Hosea’s marriage to Gomer presents the pageantry of God’s love for his people, Israel. As a prophecy, this marriage is symbolic, an object lesson, to demonstrate the truth and living reality of God’s covenant love. Hosea plays the role of God, remaining faithful and steadfast in his love, pursuing his unfaithful wife, who represents Israel, redeeming her even from the auction block because of his unfailing love for her. The choice of a prostitute to portray Israel in this prophetic pageant displays the depth of Israel’s sin: faithless, unclean, enslaved to her passions, seeking other lovers, betraying her wedding vows, forsaking her first love, disloyal, untrustworthy, a heartbreaker.
This is a true picture not only of Israel, but of all humanity. And yet, despite all this, God’s steadfast, covenant, love endures to such a degree that he sent his Son to give his life as a ransom for his unfaithful, yet dearly beloved bride. Indeed, as our Heavenly Bridegroom,
Christ loved the church [Israel in the OT] and gave himself up for her, that he might sanctify her, having cleansed her by the washing of water with the word, so that he might present her to himself in splendor, without spot or wrinkle, or any such thing, that she might be holy and without blemish —Ephesians 5:25-27
But is the story of Hosea’s marriage really true? Surely God would not ask one of his people to enter into a situation which would inevitably bring such misery as would this marriage to a prostitute. To this objection Boice replies:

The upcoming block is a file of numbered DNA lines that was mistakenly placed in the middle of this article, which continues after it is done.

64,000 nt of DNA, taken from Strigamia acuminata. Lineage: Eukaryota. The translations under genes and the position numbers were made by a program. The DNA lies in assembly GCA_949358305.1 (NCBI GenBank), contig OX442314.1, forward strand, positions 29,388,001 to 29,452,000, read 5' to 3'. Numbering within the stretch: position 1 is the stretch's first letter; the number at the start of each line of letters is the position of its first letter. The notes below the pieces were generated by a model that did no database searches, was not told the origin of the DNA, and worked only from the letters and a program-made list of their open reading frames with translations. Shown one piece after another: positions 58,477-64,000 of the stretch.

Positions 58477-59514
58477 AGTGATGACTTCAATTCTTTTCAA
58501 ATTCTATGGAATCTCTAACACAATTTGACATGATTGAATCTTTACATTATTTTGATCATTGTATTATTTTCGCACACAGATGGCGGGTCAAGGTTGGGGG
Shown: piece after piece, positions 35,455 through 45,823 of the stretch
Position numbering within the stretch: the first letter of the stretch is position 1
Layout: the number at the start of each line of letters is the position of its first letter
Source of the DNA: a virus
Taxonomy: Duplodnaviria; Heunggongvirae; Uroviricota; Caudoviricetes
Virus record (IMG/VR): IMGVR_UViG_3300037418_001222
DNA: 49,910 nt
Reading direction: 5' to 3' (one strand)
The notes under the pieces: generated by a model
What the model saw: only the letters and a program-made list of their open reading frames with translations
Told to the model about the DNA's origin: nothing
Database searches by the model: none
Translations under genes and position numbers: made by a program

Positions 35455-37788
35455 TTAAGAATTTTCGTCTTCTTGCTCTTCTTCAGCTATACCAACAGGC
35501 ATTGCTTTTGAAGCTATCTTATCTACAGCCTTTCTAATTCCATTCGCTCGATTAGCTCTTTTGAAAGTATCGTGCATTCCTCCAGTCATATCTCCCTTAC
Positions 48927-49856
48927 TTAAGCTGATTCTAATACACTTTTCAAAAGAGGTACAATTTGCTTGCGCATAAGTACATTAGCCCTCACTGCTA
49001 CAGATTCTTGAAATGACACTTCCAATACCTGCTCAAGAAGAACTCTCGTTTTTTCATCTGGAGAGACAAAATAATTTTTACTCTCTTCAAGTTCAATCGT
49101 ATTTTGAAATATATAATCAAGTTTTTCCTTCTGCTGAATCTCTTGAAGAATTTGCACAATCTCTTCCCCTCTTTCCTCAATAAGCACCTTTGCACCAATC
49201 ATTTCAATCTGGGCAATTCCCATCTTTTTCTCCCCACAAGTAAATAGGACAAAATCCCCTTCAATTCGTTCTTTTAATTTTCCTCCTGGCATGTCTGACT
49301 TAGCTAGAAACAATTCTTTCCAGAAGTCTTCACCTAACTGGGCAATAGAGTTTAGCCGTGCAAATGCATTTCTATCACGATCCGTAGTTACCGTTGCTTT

… what is the story of Hosea if it is not the story of ourselves as members of that body which is the bride of Christ? We are Gomer, and God is Hosea. He married us when we were unclean. He knew that we would prove unfaithful again and again. He knew that we would forsake him. Still he loved us and purchased us to himself through Christ’s atonement. If Hosea’s story cannot be real (because “God could not ask a man to marry an unfaithful woman”), then neither is the story of salvation real, because that is precisely what Christ has done for us.
Dear Ones, the story of Hosea is the story of the God who loved sinners and sent his Son to redeem us. If you are a Christian this is your story! And yet, if you are like me, there are times when the darkness of your pre-faith past rises up to accuse you, or moments when you are ashamed by your unfaithful heart and wandering feet. I am keenly aware that I am: “Prone to wander … Prone to leave the God I love.” I therefore rejoice, and I pray that you will too, in the gospel according to Hosea, because here the unchanging love of God shines most brilliantly in the Old Testament. Because of his love “Jesus sought me when a stranger, wand’ring from the fold of God: he, to rescue me from danger, interposed his precious blood.”
Pray With Me
O Lord, because of your great mercy and unfailing love you sought me, a faithless sinner, and redeemed me. Your gospel is not only an event in my past, but it is the truth of your life-giving love for me every moment of every day. Cause this good news to be my deepest source of joy, and use the glad tidings of your gospel to bind my heart ever more closely to you.
 James Montgomery Boice, The Minor Prophets, Vol. 1, An Expositional Commentary: Hosea – Jonah, (Grand Rapids, MI: Baker Books, 1983) 13-14.
 Boice, 17, emphasis mine
 Come Thou Fount of Every Blessing, Robert Robinson, 1758